Law 358 - Financial Analysis

John J. Power

John J. Power

Chief Financial and Administrative Officer Emeritus
Lecturer in Law
B.S. UC Berkeley, 1970
M.B.A. UCLA, 1972
UCLA Faculty Since 1993
Course Description:

This course focuses on the financial analysis skills lawyers need to better represent their clients on a variety of issues. As a foundation course in the Business Law Program, this course is also intended to acquaint the student with the rudiments of many business concepts that are explored in further depth in subsequent courses in the Program. Students with financial analysis experience (such as prior work experience in the field of investment banking or public accounting, and/or academic background in accounting and finance) may seek a waiver of this Program course requirement by submitting a waiver request form to the Records Office. A self-administered “placement test” is available to help students evaluate whether they want to seek a waiver. The "placement test" and waiver forms are available from the Records Office or via our website at:

Placement Test

Waiver Form

This is a two-unit course which will meet during the last 6 weeks of the semester.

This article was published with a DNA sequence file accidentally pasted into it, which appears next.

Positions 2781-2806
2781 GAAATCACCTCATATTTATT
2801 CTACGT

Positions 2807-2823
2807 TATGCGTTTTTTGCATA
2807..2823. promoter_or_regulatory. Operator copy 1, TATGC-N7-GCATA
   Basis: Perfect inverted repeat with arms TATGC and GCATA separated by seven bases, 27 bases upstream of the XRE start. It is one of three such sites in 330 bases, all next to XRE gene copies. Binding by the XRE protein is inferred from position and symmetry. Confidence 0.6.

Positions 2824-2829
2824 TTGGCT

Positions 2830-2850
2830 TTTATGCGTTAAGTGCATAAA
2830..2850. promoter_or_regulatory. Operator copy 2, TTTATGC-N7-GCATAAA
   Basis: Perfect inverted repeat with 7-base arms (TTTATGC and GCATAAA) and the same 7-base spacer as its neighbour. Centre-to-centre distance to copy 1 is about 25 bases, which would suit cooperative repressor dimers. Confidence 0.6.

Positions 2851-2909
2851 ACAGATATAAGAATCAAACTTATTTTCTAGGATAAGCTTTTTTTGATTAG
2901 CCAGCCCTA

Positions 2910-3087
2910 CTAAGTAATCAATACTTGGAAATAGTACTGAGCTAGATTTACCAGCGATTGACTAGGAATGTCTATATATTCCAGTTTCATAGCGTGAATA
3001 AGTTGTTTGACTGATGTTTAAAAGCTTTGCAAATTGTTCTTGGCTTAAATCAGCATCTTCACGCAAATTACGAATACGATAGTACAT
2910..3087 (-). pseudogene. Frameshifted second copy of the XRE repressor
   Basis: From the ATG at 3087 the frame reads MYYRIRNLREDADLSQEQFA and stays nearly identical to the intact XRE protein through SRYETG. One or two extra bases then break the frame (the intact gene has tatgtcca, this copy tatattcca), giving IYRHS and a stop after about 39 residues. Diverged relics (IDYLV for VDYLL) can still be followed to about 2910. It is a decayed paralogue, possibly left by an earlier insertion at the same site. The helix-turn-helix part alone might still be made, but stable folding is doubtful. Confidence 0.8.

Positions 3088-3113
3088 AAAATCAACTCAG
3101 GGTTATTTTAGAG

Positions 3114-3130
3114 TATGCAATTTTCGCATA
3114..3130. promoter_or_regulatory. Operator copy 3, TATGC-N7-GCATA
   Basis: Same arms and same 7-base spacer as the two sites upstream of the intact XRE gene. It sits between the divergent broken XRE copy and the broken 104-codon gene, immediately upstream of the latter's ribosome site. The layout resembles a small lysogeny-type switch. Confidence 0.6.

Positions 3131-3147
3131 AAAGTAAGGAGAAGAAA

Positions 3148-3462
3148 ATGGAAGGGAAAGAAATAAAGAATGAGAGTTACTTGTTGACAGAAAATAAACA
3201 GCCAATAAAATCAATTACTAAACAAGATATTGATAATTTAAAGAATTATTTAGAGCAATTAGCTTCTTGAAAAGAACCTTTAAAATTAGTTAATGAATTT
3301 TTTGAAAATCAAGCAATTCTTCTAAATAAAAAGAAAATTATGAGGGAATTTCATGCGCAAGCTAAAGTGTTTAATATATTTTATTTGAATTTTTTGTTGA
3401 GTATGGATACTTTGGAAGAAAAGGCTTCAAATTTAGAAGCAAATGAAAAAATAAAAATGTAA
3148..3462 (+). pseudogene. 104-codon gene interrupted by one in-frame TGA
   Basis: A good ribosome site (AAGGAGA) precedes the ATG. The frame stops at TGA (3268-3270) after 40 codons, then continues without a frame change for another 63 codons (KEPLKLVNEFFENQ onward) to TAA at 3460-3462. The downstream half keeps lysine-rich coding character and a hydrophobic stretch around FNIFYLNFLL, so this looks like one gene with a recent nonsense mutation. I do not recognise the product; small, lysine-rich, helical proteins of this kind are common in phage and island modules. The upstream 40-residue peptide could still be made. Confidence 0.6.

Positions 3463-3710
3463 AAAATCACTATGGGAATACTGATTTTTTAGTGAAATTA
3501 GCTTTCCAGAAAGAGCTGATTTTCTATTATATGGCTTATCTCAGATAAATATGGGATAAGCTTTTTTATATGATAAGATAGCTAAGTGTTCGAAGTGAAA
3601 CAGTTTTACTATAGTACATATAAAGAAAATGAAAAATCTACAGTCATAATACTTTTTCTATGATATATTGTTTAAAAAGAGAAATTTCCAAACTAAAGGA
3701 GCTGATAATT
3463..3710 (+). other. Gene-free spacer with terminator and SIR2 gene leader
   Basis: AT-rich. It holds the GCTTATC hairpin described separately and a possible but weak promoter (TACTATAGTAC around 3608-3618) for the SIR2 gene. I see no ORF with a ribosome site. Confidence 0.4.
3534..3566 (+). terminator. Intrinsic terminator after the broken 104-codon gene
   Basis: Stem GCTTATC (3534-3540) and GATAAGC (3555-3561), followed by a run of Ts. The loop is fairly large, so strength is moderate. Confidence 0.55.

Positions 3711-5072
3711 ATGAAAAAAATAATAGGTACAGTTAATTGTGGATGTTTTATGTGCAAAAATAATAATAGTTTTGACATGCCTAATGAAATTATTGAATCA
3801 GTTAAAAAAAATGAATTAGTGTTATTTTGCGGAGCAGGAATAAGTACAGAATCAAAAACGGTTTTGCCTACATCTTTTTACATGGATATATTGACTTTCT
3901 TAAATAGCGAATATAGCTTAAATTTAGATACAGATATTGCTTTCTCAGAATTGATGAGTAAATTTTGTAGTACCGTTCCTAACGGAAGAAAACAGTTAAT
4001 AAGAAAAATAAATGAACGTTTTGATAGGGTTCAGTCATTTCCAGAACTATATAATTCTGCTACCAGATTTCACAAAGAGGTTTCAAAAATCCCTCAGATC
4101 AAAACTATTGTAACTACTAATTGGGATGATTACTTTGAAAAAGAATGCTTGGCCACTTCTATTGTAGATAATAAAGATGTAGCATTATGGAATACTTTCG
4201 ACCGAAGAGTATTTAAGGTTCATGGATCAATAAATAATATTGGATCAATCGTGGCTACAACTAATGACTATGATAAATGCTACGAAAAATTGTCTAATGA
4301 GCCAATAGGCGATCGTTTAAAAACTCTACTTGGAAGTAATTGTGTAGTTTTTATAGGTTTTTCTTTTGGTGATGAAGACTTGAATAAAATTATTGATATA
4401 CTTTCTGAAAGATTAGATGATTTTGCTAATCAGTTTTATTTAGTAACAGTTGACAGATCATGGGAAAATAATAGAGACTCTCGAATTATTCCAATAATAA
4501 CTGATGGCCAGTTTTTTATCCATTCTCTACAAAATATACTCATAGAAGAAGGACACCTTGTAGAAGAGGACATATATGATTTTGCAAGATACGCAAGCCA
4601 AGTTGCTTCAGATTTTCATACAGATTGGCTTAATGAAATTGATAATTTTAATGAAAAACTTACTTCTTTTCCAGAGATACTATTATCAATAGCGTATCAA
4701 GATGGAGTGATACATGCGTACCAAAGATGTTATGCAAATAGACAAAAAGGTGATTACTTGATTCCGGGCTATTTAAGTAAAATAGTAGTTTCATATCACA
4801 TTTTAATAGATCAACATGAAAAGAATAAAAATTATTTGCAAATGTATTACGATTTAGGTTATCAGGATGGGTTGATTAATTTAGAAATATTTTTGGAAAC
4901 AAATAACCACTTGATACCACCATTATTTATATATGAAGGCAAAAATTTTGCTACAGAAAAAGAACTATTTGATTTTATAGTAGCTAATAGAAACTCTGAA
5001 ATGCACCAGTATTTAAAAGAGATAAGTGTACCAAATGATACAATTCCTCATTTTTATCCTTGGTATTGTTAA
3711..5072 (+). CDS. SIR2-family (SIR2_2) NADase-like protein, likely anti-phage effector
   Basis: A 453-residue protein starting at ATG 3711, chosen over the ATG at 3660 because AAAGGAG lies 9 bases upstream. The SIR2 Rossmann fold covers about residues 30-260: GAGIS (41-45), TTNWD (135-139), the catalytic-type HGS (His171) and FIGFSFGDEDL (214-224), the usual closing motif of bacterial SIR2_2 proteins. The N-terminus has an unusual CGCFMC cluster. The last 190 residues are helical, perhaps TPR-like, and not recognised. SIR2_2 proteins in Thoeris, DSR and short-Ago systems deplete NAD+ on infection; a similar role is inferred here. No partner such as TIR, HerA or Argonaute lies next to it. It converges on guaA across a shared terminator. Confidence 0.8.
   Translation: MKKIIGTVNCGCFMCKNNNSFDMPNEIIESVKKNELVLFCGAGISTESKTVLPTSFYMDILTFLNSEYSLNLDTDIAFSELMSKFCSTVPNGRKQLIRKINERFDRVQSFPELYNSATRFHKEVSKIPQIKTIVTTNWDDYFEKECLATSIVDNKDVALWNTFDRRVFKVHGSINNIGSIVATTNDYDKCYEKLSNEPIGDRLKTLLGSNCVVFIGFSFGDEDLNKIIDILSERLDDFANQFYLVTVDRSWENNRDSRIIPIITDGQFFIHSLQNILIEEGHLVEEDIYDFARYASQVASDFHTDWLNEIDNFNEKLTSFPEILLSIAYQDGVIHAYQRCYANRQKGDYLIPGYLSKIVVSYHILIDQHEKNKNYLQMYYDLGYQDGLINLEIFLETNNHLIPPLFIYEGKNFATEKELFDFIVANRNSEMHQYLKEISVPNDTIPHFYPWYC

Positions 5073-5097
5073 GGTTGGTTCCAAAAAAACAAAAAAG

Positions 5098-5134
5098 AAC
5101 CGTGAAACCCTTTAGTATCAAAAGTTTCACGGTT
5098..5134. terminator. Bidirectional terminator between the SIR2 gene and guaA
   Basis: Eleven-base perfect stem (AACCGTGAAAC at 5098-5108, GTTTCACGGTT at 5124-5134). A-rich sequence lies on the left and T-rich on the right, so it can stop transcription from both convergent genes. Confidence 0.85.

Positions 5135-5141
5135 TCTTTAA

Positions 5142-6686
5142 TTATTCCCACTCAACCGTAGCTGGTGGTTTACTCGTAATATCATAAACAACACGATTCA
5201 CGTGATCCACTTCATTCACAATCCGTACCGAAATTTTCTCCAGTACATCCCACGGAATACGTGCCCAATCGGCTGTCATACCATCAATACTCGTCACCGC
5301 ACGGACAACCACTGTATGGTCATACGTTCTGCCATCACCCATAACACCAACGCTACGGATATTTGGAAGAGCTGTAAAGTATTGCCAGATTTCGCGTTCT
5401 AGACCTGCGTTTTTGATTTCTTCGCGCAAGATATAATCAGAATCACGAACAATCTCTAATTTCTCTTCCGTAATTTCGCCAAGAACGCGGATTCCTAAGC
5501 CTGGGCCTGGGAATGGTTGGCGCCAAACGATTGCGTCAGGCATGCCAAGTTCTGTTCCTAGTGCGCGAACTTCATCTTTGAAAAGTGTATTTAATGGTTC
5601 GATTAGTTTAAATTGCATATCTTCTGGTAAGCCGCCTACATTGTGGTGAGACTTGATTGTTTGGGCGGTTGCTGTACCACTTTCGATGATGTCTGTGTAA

The course begins with a review of selected accounting and financial concepts and the interpretation of financial information.  More advanced topics include business valuation methods, and calculating the return on capital, the cost of debt and the cost of equity. Some familiarity with basic accounting principles (see course description for Law 234 - Accounting for Lawyers) is assumed. Students with no quantitative training should be able to comfortably grasp the material because, at most, only basic high school-level algebra skills are needed.

Course Learning Outcomes:

By the end of this course students should be able to:

1. Interpret various aspects of financial statements prepared in accordance with generally accepted accounting principles ("GAAP").

2. Understand the differences between GAAP-based financial information and "adjusted" (or "non-GAAP) financial information and the uses for, and limitations of, each.

3. Prepare and analyze "forecasted" (or "projected") financial information.

4. Use financial information to help in the "valuation" of companies or assets.

Course Information:
​Faculty Term Course Section ​Schedule ​Units Requisite Satisfies SAW
John Power 20F 358 LEC 1 MTR 8:35 AM - 10:00 AM 2.0 No No
  Course meets 10/12/2020 - 11/24/2020. Some familiarity with basic accounting is assumed.
Textbook Information:
Textbook for Fall 2020 LEC 1
Course Reader    
Meyer, Charles H. Accounting and Finance for Lawyers in a Nutshell  6th ed.  
ISBN: 9781634608510. West Academic. REQUIRED $50.06
Business & Tax Law;